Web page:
patterned clothing, yes or no?

If I dislike wearing color, it’s nothing compared to how I feel about patterns in general, and patterned clothing specifically. Actually no, that’s not it. I have to face the issue head on. I don’t like cheap patterns! What are cheap patterns? 

Cheap patterns are patterns that haven’t been designed but copied. A cheap pattern is an idea of something that already existed that the “designer” just had to more or less apply to the fabric, like a stencil or template. It’s like looking in a book at a tree and copying it, versus visualizing a tree in a new and imaginative way and creating it.

Donna_Karan_SS15_New_York_Catwalk_Style (1)If you look at those Donna Karan Spring Summer pieces, it’s pretty clear that they were inspired by something, but then someone used their imagination to design the patterns that wound up on the fabric. They are original; they’re not just pictures of things, pictured on cloth.

Like this…

chicosWhile the pattern on the dress above is large, sometimes it seems like designers just downsize patterns to make them more palatable and less apparent. But you have to ask, if you have to do that, why bother? Why bother to design something if you don’t really want it to be seen?


The patterns on the two dresses above are great examples of what I call “decorations.” They haven’t been designed, there’s nothing original about them, and the woman who wears them will simply look decorated. Patterns like this don’t flatter, they’re pedestrian, good for couches maybe but not for us.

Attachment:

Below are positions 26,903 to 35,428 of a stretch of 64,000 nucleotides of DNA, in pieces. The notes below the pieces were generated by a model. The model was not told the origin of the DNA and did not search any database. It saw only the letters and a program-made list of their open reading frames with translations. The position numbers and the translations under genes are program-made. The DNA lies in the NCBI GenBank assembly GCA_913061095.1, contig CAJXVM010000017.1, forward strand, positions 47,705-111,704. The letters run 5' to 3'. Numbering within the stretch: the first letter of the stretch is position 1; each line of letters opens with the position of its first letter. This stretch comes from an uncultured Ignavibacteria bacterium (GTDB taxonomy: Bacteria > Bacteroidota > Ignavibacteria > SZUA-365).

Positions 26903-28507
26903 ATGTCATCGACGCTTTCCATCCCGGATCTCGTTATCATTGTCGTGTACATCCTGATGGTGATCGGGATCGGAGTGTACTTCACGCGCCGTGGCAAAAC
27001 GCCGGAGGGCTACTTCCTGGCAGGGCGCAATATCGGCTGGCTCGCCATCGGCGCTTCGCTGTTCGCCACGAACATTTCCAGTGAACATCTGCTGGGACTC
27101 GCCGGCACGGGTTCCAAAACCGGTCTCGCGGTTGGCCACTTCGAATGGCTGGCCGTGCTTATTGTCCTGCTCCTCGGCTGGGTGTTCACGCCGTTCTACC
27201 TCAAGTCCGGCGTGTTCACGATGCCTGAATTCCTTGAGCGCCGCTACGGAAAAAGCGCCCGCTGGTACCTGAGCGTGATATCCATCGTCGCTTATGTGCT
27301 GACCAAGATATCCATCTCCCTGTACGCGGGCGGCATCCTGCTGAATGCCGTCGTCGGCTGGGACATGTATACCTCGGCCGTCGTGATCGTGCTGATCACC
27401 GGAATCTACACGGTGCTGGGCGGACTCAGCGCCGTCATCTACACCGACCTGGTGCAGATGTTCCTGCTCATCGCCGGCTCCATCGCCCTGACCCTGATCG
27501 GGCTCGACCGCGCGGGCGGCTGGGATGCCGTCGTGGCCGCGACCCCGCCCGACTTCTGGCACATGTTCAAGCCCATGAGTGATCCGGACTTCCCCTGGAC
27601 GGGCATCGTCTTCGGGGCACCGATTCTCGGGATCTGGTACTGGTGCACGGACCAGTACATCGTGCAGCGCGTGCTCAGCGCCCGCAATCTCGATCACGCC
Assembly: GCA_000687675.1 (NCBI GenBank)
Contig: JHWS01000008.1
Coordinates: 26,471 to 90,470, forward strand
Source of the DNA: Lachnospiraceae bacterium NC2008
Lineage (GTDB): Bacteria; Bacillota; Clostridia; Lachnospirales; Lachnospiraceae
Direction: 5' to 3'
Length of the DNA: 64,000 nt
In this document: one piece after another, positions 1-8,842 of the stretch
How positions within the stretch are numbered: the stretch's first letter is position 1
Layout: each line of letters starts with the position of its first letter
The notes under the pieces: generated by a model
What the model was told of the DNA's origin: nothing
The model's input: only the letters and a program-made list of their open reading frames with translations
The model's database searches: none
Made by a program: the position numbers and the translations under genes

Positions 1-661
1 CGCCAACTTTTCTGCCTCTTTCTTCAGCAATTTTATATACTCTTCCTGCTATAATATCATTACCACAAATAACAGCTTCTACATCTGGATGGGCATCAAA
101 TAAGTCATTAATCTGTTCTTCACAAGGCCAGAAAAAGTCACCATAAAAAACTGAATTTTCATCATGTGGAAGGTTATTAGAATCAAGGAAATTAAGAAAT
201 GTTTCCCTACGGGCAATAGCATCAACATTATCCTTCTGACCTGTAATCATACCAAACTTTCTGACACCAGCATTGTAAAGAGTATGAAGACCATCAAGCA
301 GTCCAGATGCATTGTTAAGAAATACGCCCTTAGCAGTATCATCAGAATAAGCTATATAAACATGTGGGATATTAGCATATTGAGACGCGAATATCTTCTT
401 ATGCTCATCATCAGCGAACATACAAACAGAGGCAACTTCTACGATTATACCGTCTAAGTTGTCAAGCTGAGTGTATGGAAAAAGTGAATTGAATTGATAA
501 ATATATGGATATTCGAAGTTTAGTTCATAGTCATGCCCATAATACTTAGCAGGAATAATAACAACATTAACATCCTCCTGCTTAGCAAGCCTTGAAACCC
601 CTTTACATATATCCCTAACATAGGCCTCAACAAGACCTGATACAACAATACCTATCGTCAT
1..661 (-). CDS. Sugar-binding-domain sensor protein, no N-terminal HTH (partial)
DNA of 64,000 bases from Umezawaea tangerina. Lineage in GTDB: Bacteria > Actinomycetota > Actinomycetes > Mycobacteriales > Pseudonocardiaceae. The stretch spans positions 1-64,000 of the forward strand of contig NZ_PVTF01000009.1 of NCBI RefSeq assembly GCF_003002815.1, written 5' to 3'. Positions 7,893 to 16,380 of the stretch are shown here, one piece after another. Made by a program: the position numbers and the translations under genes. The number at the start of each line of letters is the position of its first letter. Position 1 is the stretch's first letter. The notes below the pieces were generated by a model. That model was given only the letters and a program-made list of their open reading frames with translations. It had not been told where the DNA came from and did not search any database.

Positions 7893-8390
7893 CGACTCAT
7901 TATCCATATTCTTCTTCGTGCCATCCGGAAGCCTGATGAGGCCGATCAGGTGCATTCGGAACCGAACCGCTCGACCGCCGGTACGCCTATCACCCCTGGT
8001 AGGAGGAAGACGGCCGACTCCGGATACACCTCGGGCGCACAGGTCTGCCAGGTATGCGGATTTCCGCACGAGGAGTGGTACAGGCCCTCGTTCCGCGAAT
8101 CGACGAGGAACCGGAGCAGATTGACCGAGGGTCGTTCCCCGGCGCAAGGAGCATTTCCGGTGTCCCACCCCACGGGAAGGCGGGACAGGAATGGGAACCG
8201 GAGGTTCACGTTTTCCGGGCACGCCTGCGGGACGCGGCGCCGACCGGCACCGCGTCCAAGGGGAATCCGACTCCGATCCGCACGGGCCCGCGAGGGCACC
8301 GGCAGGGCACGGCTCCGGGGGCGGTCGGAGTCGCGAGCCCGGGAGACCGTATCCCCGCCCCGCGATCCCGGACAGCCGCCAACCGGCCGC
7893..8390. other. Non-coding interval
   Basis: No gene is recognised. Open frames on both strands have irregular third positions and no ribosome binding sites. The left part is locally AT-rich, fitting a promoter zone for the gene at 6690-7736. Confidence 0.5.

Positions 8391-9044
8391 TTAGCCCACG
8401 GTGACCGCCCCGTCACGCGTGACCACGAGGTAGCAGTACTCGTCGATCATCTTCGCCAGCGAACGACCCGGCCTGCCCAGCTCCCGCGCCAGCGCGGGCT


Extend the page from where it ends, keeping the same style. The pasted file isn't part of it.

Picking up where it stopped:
Tomorrow I’ll talk more about decorations with a post on embellishments versus details. For now, for the fun of it, I want to leave you with something I call “No, just no.”

kim-kardashian-kanye-west-met-gala-2013-red-carpetDo you wear patterns? What kinds? Is there any designer or brand that you think does patterns really well?




  • CARLA says:

    being a midlife woman 🙂 with a tattoo hip to ankle I avoid the SHORT AND PATTERNED but love the long dress above.
    love love.

    • Anita Irlen says:


      Actually, I’ve never thought of this, but people who get tattoos must like patterns!? When I lived in California, I considered getting one but something always stopped me. Hip to ankle, you must look great in a skirt with a slit up the side. Built in pattern 😉

  • pia says:

    My mother hated patterns–especially small ones except for black & white

    I love big patterns–especially the second one in the first row but tend toward a monochramatic wardrobe right now as it seems to suit me better.

  • I rarely wear patterns, though on dresses I find they can help to camouflage less-than-perfect parts of my body. But they have to be sophisticated patterns on simple silhouettes.

  • Kimberly says:

    I’m with you, I rarely wear patterns. The exception is a well made dress with simple shoes and accessories. Thanks for a great post!

    • Anita Irlen says:


      I think more people are agreeing with me than not, and yet there are so many patterns/florals out there. Maybe something else the fashion industry isn’t giving us that we want?

  • penpen says:

    There are patterns and there are Patterns. Anything really busy is hard to pull off–as even the models in your photos prove. But the middle Donna Karan–I couldn’t deal with the neckline [do real people actually wear that neckline?] but the pattern looks smart and flattering.

    • Anita Irlen says:


      True, but I think the models do pull them off. I agree about the neckline, can’t be busty or shy. All the pictures I put up are meant to be more inspirational than strictly realistic. Thanks for the comment!

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